History is an ideal instrument of liberal education.
The study of history develops analytical and communication skills even as it fosters knowledge and understanding of the institutions, ideas, groups, and individuals that have shaped the political, social, and cultural world of humankind. Though historical study encourages critical thinking, it also engenders a sensitive understanding of the past, avoiding what one historian has called "the condescension of posterity" (E. P. Thompson, Making of the English Working Class, 1963 preface). As another historian reminds us, "the past is not some remote and abstract catalogue of names and dates, but the very fabric of individual [and social] identity" (J.C.D. Clark, Our Shadowed Present, introduction).
Though it is impossible to study all significant past peoples, events, and cultures, the Mount Allison history department offers a rich variety of both subject matter and interpretive approach through individualized programs designed to achieve both coherence and depth. Courses are available regularly at all levels in most major periods of Canadian, American, European, and Asian history. At Mount Allison one can study the human experience in all its rich diversity: class and gender, wealth and poverty, faith and science, self and social identity, government and politics, and war and peace.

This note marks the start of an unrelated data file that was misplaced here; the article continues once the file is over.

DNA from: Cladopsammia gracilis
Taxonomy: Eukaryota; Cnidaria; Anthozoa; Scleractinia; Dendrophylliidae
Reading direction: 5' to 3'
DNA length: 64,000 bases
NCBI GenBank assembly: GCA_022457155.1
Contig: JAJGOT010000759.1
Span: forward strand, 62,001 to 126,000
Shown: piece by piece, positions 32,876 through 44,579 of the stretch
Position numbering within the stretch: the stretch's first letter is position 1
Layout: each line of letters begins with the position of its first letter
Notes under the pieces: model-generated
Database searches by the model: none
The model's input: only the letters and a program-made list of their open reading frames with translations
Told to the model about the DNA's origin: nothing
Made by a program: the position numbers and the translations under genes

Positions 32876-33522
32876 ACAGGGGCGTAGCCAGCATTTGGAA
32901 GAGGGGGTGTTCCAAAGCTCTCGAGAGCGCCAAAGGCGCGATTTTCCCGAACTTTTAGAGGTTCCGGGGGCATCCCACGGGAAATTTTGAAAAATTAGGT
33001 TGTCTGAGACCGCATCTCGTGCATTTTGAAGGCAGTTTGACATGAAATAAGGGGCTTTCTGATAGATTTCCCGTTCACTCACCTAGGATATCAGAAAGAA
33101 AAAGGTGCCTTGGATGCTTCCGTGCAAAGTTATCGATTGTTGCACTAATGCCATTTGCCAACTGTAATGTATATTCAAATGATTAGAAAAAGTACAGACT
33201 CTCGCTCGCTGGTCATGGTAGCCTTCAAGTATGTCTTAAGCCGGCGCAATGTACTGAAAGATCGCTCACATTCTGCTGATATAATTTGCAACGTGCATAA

The skills, both critical and in the conduct of research, and the intellectual rigor that the study of history fosters make it a fine preparation for a wide array of professions. Among the careers recent history graduates are pursuing are careers in teaching, law, archival preservation, museum curatorship, public administration and service, and advocacy for social and economic justice and human rights. But whatever work graduates pursue, the Mount Allison history faculty is confident that breadth and depth of historical studies contributes to the promotion of responsible global citizenship in a free, tolerant, and humane world.